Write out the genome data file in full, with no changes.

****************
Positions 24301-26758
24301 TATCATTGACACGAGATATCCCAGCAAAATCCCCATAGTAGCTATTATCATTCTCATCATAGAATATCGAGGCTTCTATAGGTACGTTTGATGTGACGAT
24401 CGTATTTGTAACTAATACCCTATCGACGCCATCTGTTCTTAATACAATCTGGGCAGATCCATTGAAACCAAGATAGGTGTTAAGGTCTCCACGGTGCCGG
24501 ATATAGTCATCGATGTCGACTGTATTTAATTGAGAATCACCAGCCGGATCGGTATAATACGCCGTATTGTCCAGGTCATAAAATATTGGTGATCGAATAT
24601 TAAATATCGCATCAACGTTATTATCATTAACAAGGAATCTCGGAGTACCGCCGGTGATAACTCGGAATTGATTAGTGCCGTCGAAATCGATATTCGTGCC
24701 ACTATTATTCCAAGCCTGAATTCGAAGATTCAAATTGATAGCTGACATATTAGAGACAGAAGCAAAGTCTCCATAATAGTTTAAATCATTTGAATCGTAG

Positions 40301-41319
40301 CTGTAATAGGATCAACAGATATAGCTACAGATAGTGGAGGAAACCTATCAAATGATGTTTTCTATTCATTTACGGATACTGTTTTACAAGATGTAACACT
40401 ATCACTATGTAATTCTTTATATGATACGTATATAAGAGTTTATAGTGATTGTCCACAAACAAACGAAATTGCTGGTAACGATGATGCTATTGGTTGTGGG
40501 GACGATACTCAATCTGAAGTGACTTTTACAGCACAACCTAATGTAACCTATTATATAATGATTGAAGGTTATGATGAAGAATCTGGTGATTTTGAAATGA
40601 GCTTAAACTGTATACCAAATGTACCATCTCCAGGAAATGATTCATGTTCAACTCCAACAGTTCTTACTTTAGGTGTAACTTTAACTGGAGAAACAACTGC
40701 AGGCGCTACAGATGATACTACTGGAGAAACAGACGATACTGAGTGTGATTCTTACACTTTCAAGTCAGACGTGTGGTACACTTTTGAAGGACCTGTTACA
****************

Positions 24301-26758
24301 TATCATTGACACGAGATATCCCAGCAAAATCCCCATAGTAGCTATTATCATTCTCATCATAGAATATCGAGGCTTCTATAGGTACGTTTGATGTGACGAT
24401 CGTATTTGTAACTAATACCCTATCGACGCCATCTGTTCTTAATACAATCTGGGCAGATCCATTGAAACCAAGATAGGTGTTAAGGTCTCCACGGTGCCGG
24501 ATATAGTCATCGATGTCGACTGTATTTAATTGAGAATCACCAGCCGGATCGGTATAATACGCCGTATTGTCCAGGTCATAAAATATTGGTGATCGAATAT
24601 TAAATATCGCATCAACGTTATTATCATTAACAAGGAATCTCGGAGTACCGCCGGTGATAACTCGGAATTGATTAGTGCCGTCGAAATCGATATTCGTGCC
24701 ACTATTATTCCAAGCCTGAATTCGAAGATTCAAATTGATAGCTGACATATTAGAGACAGAAGCAAAGTCTCCATAATAGTTTAAATCATTTGAATCGTAG

Positions 40301-41319
40301 CTGTAATAGGATCAACAGATATAGCTACAGATAGTGGAGGAAACCTATCAAATGATGTTTTCTATTCATTTACGGATACTGTTTTACAAGATGTAACACT
40401 ATCACTATGTAATTCTTTATATGATACGTATATAAGAGTTTATAGTGATTGTCCACAAACAAACGAAATTGCTGGTAACGATGATGCTATTGGTTGTGGG
40501 GACGATACTCAATCTGAAGTGACTTTTACAGCACAACCTAATGTAACCTATTATATAATGATTGAAGGTTATGATGAAGAATCTGGTGATTTTGAAATGA
40601 GCTTAAACTGTATACCAAATGTACCATCTCCAGGAAATGATTCATGTTCAACTCCAACAGTTCTTACTTTAGGTGTAACTTTAACTGGAGAAACAACTGC
40701 AGGCGCTACAGATGATACTACTGGAGAAACAGACGATACTGAGTGTGATTCTTACACTTTCAAGTCAGACGTGTGGTACACTTTTGAAGGACCTGTTACA